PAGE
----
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Albina Engine & Machine v. Director

December 10, 2010

ALBINA ENGINE & MACHINE; FIREMAN'S FUND INSURANCE CO., PETITIONERS,
v.
DIRECTOR, OFFICE OF WORKERS' COMPENSATION PROGRAMS; BENEFITS REVIEW BOARD; KAREN MCALLISTER, WIDOW OF JAMES R. MCALLISTER; LOCKHEED SHIPBUILDING AND WAUSAU INSURANCE COMPANY; WILLAMETTE IRON & STEEL CO.; SAIF CORPORATION, RESPONDENTS.



On Petition for Review of an Order of the Benefits Review Board BRB No. 08-0403

The opinion of the court was delivered by: Tashima, Circuit Judge:

FOR PUBLICATION

OPINION

Argued and Submitted October 7, 2010-Portland, Oregon

Before: A. Wallace Tashima, Richard A. Paez, and Richard R. Clifton, Circuit Judges.

Opinion by Judge Tashima

19855

OPINION

Albina Engine & Machine ("Albina") petitions for review of a decision of the Benefits Review Board (the "Board") upholding the Administrative Law Judge's ("ALJ") ruling that Albina is liable for payment of death benefits to Karen McAllister ("Claimant") under the Longshore and Harbor Workers' Compensation Act (the "LHWCA"), 33 U.S.C. § 901 et seq. Claimant is the widow of James McAllister ("Decedent"), who died of mesothelioma as a result of exposure to asbestos during his work as a carpenter for three shipyard employers, one of which was Albina. Albina argues that the Board misconstrued existing law on the burden of proof in LHWCA proceedings against multiple employers, misap-plied the "last employer" rule, and upheld the ALJ's decision that was not supported by substantial evidence. Albina further contends that liability for payment of benefits should have been assigned instead to Lockheed Shipbuilding ("Lockheed"), another of Decedent's former employers. We have jurisdiction under 33 U.S.C. § 921(c) and grant the petition for review, concluding that Lockheed is liable for the payment of benefits.

I. BACKGROUND

In 1956, Decedent worked as a shipyard carpenter in the vicinity of Portland, Oregon, first for Willamette Iron & Steeln Co. ("WISCO") and then for Albina. In 1957, Decedent moved to Seattle and worked in a similar capacity at a predecessor company to Lockheed. Decedent ceased maritime employment in 1960. He died in 2002 of mesothelioma. Claimant, his widow, filed a claim for death benefits pursuant to § 9 of the LHWCA, 33 U.S.C. § 909, against Lockheed, Albina, and WISCO.

All parties stipulated that Decedent's injuries occurred while he was employed at a maritime situs, that his death was due to mesothelioma caused by exposure to asbestos, and that the examining pathologist would, if called to testify, state that any level of exposure to asbestos can cause mesothelioma. The principal remaining issue to be decided by the ALJ at trial was the question of which employer - Lockheed, Albina or WISCO - should be liable for the payment of benefits. A trial was held before ALJ Paul Mapes ("ALJ Mapes") in February 2004, and in July 2004, ALJ Mapes issued a decision finding Lockheed liable. The Board reversed and remanded in an opinion issued on August 19, 2005 ("McAllister I"). On remand, ALJ Mapes again found Lockheed liable. The Board again reversed and remanded in an opinion issued on April 26, 2007 ("McAllister II"). On the second remand, the case was heard by ALJ Steven B. Berlin ("ALJ Berlin"), who found Albina liable for the payment of benefits. The Board affirmed in a decision issued on December 30, 2008 ("McAllister III").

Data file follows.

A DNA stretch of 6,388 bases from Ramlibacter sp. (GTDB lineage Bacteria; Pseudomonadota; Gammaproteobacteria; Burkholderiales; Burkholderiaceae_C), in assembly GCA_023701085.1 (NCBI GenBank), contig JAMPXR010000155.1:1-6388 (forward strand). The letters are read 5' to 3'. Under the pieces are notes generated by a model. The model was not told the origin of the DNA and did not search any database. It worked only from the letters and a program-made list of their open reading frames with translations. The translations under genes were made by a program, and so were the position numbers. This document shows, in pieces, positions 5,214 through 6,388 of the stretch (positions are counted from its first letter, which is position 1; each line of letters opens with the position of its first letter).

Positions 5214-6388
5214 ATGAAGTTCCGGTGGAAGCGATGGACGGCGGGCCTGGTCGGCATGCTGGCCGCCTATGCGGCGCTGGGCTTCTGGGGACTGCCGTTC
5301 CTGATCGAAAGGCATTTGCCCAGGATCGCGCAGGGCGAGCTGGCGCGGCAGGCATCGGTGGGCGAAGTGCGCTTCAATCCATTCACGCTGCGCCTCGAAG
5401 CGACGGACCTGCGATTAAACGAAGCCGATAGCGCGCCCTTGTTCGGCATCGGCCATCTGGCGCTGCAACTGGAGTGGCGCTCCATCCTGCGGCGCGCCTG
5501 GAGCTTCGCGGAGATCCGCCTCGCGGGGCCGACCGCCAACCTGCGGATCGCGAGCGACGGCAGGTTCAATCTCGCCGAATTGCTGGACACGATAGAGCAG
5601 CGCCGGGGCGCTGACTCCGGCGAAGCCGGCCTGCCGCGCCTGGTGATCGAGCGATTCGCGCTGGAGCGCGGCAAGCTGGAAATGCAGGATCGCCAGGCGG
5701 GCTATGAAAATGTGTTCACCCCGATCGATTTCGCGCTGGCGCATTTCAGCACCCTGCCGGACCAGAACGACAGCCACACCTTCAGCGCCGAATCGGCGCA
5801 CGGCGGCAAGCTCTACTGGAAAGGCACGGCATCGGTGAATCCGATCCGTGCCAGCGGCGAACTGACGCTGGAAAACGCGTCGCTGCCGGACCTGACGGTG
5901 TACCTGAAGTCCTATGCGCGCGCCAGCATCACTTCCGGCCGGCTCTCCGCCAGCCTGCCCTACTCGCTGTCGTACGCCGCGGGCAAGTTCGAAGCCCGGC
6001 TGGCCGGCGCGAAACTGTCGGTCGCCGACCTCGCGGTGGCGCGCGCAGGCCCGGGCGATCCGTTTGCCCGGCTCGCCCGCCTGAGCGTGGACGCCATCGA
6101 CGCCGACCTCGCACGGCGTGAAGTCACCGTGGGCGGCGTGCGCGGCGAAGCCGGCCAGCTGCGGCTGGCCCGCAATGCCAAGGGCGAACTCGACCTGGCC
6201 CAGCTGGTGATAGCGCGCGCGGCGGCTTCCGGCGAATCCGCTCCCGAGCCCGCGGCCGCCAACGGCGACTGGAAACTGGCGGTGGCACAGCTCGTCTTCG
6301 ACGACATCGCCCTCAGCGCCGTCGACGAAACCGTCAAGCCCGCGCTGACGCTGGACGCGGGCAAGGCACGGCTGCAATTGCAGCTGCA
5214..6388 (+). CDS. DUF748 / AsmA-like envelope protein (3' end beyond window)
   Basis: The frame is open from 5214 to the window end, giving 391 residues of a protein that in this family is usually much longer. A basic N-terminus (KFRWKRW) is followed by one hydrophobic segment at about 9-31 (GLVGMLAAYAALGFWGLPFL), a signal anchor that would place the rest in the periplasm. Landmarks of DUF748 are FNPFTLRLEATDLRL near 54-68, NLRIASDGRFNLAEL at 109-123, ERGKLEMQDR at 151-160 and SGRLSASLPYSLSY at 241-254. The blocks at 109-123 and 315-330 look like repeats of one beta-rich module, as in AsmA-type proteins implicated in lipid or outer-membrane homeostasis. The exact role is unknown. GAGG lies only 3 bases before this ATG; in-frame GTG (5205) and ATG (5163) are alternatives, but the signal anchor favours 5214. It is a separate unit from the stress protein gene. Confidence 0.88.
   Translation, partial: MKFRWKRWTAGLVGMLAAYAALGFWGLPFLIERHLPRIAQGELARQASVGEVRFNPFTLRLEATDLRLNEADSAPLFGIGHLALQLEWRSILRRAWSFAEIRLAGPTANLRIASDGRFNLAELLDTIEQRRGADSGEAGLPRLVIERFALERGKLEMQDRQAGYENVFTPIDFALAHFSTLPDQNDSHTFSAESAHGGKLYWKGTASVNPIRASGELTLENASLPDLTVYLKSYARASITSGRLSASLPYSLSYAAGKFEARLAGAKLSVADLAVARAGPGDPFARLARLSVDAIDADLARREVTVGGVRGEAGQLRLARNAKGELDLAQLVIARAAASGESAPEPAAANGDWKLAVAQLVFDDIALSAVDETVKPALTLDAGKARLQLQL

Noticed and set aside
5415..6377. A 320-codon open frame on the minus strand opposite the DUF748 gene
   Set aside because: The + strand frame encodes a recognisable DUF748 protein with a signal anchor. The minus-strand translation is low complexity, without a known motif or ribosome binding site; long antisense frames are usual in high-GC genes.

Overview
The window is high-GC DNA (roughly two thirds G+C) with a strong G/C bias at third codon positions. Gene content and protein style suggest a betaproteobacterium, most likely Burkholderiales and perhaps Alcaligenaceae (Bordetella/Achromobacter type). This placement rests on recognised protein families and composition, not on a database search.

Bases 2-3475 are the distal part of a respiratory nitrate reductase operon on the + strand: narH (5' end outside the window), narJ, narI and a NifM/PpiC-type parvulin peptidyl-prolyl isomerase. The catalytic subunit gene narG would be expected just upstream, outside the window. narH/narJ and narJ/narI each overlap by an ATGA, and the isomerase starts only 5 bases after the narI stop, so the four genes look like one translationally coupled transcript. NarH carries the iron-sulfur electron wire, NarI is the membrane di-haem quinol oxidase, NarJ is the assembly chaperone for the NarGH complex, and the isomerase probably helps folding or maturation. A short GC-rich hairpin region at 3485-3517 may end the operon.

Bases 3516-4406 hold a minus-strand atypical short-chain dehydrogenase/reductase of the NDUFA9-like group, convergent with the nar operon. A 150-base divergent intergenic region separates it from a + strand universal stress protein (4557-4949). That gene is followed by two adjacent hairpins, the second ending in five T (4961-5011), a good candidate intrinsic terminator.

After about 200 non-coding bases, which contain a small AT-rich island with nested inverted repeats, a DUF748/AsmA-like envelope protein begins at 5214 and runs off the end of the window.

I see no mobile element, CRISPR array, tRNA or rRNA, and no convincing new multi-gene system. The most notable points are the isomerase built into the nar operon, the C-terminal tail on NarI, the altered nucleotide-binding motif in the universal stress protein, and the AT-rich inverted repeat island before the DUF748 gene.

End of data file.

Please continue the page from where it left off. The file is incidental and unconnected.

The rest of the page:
The three opinions of the Board contain the following statements of the law with respect to how liability should be assigned in an LHWCA case involving multiple employers:

* The so-called "Section 20(a) presumption" set forth in 33 U.S.C. § 920(a) is invoked only "on behalf of a claimant," and not "against a particular employer." McAllister I at 4.

* Once the § 20(a) presumption is invoked, the ALJ must then "weigh relevant evidence" with respect to all potentially responsible employers to determine which is liable for payment of benefits. McAllister II at 7.

* The "last employer rule," adopted by this court in Cordero v. Triple A Mach. Shop, 580 F.2d 1331 (9th Cir. 1978), which assigns liability for payment of benefits to the injured employee's last covered employer, does not mean that the last employer bears any special burden of proof. Instead, once a claim has been established as compensable, each potentially liable employer bears the same burden of proving, by a preponderance of the evidence, either that the claimant was not exposed to injurious stimuli at that employer in sufficient quantities to cause his disease, or that the claimant was exposed to injurious ...


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